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Csiki
06-30-2003, 11:38 PM
Hi,

I tried to change my engine from using glBend to glAccum.
The old program has 44fps, the new has 1fps...
I don't exactly understand: I'm using a glClear and a glAccum for all light (in the scene was only one light...).
According to AMD CodeAnalyst the 70% of the CPU time eaten by nv4_disp.dll.
I've never seen this dll before in my performance analysis tests...
What this is mean? The accumulation buffer is emulated by software?

I have an AMD XP1800+, Geforce4Ti4200 64MB.
Thanks for the answers,

Csiki

Mihail121
07-01-2003, 12:14 AM
Why don't you switch to glBlend again cause the damn accumulation buffer is still software accelerated and it's slow like hell.U may think that you resieve 1 fps but you resieve an update every 10 seconds infact!

Csiki
07-01-2003, 12:23 AM
Originally posted by Mihail121:
Why don't you switch to glBlend again cause the damn accumulation buffer is still software accelerated and it's slow like hell.U may think that you resieve 1 fps but you resieve an update every 10 seconds infact!
I don't know how to render transparent objects with multiple ligthsource without accumulation buffer. http://www.opengl.org/discussion_boards/ubb/frown.gif
I didn't find any source...
I thought that accumulation buffer is hardware accelerated... I don't need that idiot floating point I want just simply add (in blend: GL_ONE, GL_ONE)...
So, it's realy software emulated? Can somebody show me an accumulation buffer demo program (just to run on my machine)?

Csiki

Jan
07-01-2003, 12:59 AM
Accumulationbuffer runs ALWAYS in software. So forget it.
Look for "multipass rendering". That means for each lightsource you render one pass in the framebuffer and "accumulate" them through blending (donīt know which blendmode).
There are lots of programs out there using this technique.

Jan.

Csiki
07-01-2003, 01:11 AM
Originally posted by Jan2000:
Accumulationbuffer runs ALWAYS in software. So forget it.
Look for "multipass rendering". That means for each lightsource you render one pass in the framebuffer and "accumulate" them through blending (donīt know which blendmode).
There are lots of programs out there using this technique.

Jan.

Yes, I use this method.
But I don't know how to render the transparent objects...

tfpsly
07-01-2003, 01:23 AM
Usually transparent objects do not receive light.
Render them after you rendered everything else, without lighting, from back to front.

Csiki
07-01-2003, 01:30 AM
Originally posted by tfpsly:
Usually transparent objects do not receive light.
Render them after you rendered everything else, without lighting, from back to front.

Is this correct for transparent models???

Csiki

Jan
07-01-2003, 01:42 AM
Hm, thatīs a really hard one. To be honest, i donīt know how to achieve this.
I wonder how Doom 3 does this (in the video one can see, that they do use transparent objects for windows, so they are well visible). Maybe just try it without shading the transparent objects and tell us if it looks good. I would guess, that it looks good as long as the object is more transparent than opaque http://www.opengl.org/discussion_boards/ubb/wink.gif That means transparency should be below 150 or so.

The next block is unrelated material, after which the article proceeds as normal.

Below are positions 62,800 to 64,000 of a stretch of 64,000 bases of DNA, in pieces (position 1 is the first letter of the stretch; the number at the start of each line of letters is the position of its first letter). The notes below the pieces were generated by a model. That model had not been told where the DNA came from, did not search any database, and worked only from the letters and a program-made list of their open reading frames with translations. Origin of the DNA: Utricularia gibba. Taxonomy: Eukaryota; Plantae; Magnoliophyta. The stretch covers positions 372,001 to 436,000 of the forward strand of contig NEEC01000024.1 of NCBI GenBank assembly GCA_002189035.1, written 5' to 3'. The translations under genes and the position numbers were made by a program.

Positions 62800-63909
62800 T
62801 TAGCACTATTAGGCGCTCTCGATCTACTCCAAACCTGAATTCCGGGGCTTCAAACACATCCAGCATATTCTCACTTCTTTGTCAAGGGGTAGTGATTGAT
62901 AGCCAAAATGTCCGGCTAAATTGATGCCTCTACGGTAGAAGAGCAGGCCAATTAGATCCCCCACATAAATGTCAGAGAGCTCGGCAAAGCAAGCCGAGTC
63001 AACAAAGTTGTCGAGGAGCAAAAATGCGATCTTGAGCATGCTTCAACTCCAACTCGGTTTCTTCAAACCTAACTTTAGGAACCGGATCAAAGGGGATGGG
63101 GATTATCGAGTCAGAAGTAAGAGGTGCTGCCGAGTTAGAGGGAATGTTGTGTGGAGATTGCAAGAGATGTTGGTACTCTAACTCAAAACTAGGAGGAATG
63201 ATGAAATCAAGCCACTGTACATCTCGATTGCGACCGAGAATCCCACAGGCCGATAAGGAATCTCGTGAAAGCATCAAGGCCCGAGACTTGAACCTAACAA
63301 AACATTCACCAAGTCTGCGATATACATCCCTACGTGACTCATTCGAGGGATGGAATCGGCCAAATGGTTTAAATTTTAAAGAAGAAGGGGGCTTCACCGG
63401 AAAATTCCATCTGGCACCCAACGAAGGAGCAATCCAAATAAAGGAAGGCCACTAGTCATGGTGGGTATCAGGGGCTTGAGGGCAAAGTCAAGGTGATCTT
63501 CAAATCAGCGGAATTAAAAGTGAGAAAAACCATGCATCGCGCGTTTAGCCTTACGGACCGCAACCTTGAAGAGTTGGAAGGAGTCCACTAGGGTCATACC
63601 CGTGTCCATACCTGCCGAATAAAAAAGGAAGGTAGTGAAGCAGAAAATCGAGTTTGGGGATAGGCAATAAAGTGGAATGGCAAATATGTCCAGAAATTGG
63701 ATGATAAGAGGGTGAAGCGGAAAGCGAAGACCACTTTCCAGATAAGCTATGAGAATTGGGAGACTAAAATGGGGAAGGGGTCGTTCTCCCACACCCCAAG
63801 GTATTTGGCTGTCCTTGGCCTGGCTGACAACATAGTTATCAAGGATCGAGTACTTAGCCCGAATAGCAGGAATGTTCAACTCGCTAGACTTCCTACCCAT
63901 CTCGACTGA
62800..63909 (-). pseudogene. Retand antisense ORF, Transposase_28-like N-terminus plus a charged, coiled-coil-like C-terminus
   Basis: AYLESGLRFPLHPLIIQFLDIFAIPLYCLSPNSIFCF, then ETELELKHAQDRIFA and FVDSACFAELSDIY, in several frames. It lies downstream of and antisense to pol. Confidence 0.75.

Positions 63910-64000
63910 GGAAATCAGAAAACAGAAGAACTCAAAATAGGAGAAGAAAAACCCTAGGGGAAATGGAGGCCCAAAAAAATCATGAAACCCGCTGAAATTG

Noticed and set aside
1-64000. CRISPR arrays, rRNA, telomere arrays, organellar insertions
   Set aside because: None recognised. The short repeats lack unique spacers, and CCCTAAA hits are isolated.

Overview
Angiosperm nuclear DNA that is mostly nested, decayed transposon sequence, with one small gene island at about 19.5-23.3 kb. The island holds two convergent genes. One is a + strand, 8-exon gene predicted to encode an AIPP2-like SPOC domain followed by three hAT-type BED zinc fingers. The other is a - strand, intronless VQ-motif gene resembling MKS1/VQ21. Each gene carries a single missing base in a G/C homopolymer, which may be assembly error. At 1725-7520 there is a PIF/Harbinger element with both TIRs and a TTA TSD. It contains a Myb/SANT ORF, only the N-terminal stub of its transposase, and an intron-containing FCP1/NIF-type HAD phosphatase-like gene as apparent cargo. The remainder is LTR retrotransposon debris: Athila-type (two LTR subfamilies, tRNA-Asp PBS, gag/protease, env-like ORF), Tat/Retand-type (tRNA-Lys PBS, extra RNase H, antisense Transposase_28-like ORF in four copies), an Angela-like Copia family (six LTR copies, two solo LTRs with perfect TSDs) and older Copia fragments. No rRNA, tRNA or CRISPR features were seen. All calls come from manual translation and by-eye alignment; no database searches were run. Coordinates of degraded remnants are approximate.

If you find a way, post it, i am really interessted in this.

Jan.

Csiki
07-01-2003, 01:48 AM
Originally posted by Jan2000:
Hm, thatīs a really hard one. To be honest, i donīt know how to achieve this.
I wonder how Doom 3 does this (in the video one can see, that they do use transparent objects for windows, so they are well visible). Maybe just try it without shading the transparent objects and tell us if it looks good. I would guess, that it looks good as long as the object is more transparent than opaque http://www.opengl.org/discussion_boards/ubb/wink.gif That means transparency should be below 150 or so.
If you find a way, post it, i am really interessted in this.

Jan.

I am thinking on make the opaque objects in more pass (because of shadows), and at the end rendering the transparent objects in one pass (thus I'm able to handle upto 8 lights).
This seems to be correct, but I've just opened an other topic about this (picture differences with rendering in one and more pass).

Csiki

V-man
07-01-2003, 05:26 AM
Originally posted by Csiki:
Is this correct for transparent models???

Csiki


Nope. But your transparent objects will never look right since raytracing or something similar is needed to make it look good.

If the objects are very transparent, you can turn off lighting I guess.

This is more about looking good than simulating nature perfectly so you have to judge for yourself.

PS: The accum buffer is hw accelerated on Radeons, but I'm not sure which ones exactly. The 9700 does support them.

NitroGL
07-01-2003, 06:20 AM
Originally posted by Jan2000:
Accumulationbuffer runs ALWAYS in software. So forget it.

That may be true for old card, but ATI's R3xx and I think nVidia's NV3x both support accelerated accum buffers.

Csiki
07-01-2003, 06:57 AM
Originally posted by NitroGL:
That may be true for old card, but ATI's R3xx and I think nVidia's NV3x both support accelerated accum buffers.

Old... Radeon 8xxx and Geforce4 cards are not old. http://www.opengl.org/discussion_boards/ubb/smile.gif

NitroGL
07-01-2003, 08:05 AM
Originally posted by Csiki:
Old... Radeon 8xxx and Geforce4 cards are not old. http://www.opengl.org/discussion_boards/ubb/smile.gif

Old enough, that was two generations ago...